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Catholicism is essentially a calm faith and has no need of shrill defenders

Angry polemics usually give the impression that the Faith we hold rests on shaky foundations

By on Monday, 5 May 2014

Catholics don't need to take a shrill tone with followers of other traditions (PA)

Catholics don't need to take a shrill tone with followers of other traditions (PA)

Some years ago I was on holiday in Turkey, staying at a very pleasant coastal resort on the Aegean Sea. One Friday, taking a walk through the town, at about midday, someone put a leaflet into my hand. At first glance, the leaflet seemed to contain some sort of children’s cartoon – an odd thing to give out outside a mosque, I thought. Then I realised what it was: though I could not read Turkish, the caricature that illustrated the text made it plain that this was anti-Semitic propaganda. I handed the leaflet back to the man who had given it to me with a polite smile of refusal.

The leaflet in question resembled the sort of thing published by the National Socialist Der Stürmer. I was shocked that such things could be printed and distributed so long after the terrible lesson left us by the Nazis, but I said to myself at the time that the man handing out such stuff was no doubt completely untypical of Turks in general, in no way reflecting the policies of the (in those days) Kemalist government of Turkey – and, above all, a man who had almost certainly never met a Jew and had no real knowledge of Judaism. The man, and those who thought like him, were an astonishingly bad advertisement for whatever it was that they wished to promote.

At various times since then I have come across other examples of religious prejudice, but this time directed at Catholics, quite often by people who I have encountered while on holiday and not wearing my cassock, and who perhaps did not realise I was a priest. Like the man outside the mosque, these people give one a queasy feeling. In that they are anti-Catholic, and I am a Catholic, they make one feel particularly uncomfortable, especially when they seem to be reasonable-sounding and outwardly “nice” people. But what they project is anything but nice. As in the case of the man outside the mosque, these people generally do not know much about Catholicism, and have little or no direct experience of it. They may, in fact, never have knowingly met a Catholic. Moreover, what they say, is quite simply ignorant in the narrow sense of the word. That is to say, the shallowest research would reveal it to be unfounded. I have been told that Catholics worship statues, that all priests are rapists, that Catholics worship the Blessed Virgin Mary, that the Catholic Church is a front for Freemasons and “international Jewry” and, most distressingly of all to my mind, that certain Catholic saints were sorcerers or worse.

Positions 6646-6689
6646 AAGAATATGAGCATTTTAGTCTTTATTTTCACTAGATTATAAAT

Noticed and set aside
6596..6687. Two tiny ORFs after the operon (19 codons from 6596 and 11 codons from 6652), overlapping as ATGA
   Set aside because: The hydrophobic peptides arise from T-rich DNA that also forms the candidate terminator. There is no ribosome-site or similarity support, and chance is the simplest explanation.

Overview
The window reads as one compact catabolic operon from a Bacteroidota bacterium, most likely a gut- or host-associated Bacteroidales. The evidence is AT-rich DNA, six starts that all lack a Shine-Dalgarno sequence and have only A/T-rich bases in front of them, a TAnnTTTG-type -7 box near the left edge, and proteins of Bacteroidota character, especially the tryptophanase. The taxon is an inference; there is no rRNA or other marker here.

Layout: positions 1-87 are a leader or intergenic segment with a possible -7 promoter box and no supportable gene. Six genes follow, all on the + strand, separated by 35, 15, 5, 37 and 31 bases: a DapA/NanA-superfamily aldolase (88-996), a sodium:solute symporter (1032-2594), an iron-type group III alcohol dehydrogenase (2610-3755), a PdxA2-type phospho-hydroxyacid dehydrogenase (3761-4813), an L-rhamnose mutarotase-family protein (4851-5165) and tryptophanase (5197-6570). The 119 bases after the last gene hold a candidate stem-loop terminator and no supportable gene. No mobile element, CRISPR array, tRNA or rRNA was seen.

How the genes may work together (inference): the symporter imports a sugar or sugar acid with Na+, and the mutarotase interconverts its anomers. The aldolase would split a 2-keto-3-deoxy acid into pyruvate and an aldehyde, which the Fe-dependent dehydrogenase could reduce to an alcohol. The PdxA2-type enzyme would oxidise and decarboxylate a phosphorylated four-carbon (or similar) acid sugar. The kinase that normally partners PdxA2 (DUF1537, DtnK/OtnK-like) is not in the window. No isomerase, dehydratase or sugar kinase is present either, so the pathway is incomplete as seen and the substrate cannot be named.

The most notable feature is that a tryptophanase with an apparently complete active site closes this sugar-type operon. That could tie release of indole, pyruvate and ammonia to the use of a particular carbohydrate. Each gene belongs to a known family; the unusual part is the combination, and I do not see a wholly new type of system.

All this makes unpleasant hearing. But whenever I have met such people I have refrained from rising to the challenge of putting them right, if it is clear that their misapprehensions about the Faith are not simple misunderstandings. There is really no point in trying to engage with people who are seemingly immune to reasoning and whose positions are the fruit of a rejection of rationality. We are not going to change them, at least not any time soon, and can only pray for them. At the same time, we can reflect that their prejudice is not a good advertisement for their own beliefs. And we can learn from them.

The lesson we can learn is a very important one indeed. For us Catholics – particularly us English Catholics – there is always a temptation to take up robust positions against other faiths. (There are plainly historical reasons for this.) But it is really important that we do not give way to this temptation. When we meet, let us say, a Methodist, it is by far much better that we dwell on what we share, and the positive contribution made by Methodists, than on what divides us. (I use the example of Methodism because I know that Catholic-Methodist friction is in fact extremely rare, indeed more or less unheard of.) To try and score points against our fellow Christians, or to take pleasure in their difficulties, is really counterproductive, and indeed, un-Christian. It is uncharitable, it is often based on ignorance, and most of all it projects a harsh, unkind and slightly hysterical image of Catholicism.

Catholicism is essentially a calm faith, rooted in the scriptures and the Tradition, and it has no need whatever to take a shrill tone with those who interpret the scriptures differently or who have inherited different traditions. This is not to practice the heresy of indifferentism: it is merely to hold the Catholic position in a way that is coherent with a faith-filled approach. After all, we shall convince no one of the rightness of certain disputed positions by polemics and sectarianism. We may convince them to have a second look at what we believe, and the reasons we have for believing, by calmness, kindness and Christian charity. Polemics and sectarianism of the type I have in mind usually give the impression that the Faith we hold rests on shaky foundations, in that such an approach seems to be overcompensating for the lack of credibility in the doctrines it seeks to support.

In the end, when one looks at its opposite, there is no substitute for charity. When I remember the man outside the mosque distributing his leaflets, and the others who I have met over the years who have been hysterically anti-Catholic, I am convinced that we must resist all temptations to adopt a similar approach against those who do not share the Catholic Faith.